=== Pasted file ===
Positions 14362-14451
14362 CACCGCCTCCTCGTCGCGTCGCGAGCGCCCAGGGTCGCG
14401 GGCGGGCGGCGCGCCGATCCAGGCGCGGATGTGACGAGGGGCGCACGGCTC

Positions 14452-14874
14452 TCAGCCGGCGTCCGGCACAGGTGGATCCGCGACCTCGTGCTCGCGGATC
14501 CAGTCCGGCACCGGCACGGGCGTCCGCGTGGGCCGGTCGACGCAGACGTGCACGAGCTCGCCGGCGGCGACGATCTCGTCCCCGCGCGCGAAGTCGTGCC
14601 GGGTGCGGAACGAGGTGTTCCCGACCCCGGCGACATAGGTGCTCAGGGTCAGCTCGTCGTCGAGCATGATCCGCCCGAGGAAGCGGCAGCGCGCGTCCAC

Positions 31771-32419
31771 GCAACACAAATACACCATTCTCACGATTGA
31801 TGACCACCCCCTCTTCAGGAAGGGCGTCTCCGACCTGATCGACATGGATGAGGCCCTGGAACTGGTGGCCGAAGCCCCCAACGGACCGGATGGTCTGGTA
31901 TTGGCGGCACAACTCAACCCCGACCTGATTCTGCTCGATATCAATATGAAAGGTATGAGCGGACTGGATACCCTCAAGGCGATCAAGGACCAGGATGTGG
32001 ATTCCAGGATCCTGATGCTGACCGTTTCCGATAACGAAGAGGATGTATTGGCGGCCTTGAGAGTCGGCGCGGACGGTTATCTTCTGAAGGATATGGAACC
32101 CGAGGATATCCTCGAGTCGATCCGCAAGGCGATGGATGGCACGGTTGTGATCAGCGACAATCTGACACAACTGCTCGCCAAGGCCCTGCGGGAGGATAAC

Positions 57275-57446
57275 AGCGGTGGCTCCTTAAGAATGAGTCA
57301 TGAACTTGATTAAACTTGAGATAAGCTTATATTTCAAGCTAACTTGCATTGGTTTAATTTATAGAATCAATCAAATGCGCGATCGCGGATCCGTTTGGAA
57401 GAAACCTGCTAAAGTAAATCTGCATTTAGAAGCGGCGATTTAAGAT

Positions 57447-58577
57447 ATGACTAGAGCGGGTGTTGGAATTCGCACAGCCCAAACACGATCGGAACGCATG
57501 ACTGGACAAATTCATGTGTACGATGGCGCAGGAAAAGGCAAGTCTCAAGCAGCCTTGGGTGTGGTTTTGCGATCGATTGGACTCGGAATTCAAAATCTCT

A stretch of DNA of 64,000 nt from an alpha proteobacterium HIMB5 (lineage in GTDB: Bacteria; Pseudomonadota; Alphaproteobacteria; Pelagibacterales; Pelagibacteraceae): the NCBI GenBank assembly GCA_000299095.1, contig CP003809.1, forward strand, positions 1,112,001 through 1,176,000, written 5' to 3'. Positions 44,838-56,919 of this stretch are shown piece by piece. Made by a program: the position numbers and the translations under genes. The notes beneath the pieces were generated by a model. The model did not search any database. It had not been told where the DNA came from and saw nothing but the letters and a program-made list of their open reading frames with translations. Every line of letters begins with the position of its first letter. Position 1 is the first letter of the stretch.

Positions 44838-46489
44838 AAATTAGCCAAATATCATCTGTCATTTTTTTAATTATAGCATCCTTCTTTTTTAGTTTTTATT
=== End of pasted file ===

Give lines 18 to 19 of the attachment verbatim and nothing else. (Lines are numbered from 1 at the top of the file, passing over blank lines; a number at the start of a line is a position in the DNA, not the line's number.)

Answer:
Positions 57447-58577
57447 ATGACTAGAGCGGGTGTTGGAATTCGCACAGCCCAAACACGATCGGAACGCATG